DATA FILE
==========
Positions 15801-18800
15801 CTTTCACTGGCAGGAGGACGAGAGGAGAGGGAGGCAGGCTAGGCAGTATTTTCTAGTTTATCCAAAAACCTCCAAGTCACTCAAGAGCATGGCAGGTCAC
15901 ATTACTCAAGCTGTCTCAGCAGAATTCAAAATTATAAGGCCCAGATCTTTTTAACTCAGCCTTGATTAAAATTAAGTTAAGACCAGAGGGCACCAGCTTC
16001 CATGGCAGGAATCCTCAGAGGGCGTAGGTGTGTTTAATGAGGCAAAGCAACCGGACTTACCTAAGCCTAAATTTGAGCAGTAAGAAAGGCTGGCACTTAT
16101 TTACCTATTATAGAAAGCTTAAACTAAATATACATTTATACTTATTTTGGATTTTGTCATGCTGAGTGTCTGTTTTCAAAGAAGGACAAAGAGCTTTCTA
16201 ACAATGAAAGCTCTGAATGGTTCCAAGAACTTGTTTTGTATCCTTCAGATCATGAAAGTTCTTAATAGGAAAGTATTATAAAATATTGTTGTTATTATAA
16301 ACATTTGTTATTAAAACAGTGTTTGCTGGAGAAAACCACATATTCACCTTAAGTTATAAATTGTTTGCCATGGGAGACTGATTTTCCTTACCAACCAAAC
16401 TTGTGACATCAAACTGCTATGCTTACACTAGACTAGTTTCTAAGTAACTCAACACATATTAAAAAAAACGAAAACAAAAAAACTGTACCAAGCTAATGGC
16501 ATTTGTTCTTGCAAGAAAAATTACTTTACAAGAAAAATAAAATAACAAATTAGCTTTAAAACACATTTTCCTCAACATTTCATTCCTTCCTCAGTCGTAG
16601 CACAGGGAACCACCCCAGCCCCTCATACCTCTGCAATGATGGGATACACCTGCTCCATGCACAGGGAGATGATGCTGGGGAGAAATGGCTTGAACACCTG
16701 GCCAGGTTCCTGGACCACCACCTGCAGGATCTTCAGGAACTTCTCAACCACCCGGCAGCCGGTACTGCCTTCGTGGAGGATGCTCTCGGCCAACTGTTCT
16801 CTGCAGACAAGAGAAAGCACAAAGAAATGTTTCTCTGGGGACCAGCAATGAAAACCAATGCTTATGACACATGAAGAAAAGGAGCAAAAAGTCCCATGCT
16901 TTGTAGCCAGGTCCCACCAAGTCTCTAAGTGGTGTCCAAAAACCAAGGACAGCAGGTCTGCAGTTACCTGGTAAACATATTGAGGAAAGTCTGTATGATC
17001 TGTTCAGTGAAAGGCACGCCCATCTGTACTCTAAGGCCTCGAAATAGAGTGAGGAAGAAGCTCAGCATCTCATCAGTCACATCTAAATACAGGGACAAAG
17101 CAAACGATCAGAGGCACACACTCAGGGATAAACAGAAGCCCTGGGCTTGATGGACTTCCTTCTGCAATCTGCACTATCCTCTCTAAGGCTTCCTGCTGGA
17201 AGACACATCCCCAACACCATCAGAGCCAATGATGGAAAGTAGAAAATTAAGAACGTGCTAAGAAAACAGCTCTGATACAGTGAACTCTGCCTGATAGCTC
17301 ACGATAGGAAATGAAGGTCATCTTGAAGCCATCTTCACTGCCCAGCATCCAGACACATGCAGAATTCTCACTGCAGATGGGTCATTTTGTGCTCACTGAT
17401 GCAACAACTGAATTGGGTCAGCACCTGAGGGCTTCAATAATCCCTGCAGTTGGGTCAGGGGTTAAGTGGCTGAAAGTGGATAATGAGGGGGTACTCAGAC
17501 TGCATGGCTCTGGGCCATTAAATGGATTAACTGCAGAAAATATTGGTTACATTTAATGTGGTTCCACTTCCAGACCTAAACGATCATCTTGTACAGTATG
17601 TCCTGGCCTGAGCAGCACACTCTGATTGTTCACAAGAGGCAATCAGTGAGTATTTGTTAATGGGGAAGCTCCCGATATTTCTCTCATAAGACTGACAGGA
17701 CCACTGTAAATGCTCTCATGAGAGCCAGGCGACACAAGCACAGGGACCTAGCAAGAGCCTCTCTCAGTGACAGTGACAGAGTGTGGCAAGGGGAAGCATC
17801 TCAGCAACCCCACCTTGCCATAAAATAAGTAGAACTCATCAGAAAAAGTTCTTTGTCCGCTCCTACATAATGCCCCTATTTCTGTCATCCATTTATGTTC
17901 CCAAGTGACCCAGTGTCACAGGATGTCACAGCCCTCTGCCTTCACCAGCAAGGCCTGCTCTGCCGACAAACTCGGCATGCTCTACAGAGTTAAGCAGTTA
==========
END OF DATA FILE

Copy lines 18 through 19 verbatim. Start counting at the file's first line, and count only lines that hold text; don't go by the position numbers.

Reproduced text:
17401 GCAACAACTGAATTGGGTCAGCACCTGAGGGCTTCAATAATCCCTGCAGTTGGGTCAGGGGTTAAGTGGCTGAAAGTGGATAATGAGGGGGTACTCAGAC
17501 TGCATGGCTCTGGGCCATTAAATGGATTAACTGCAGAAAATATTGGTTACATTTAATGTGGTTCCACTTCCAGACCTAAACGATCATCTTGTACAGTATG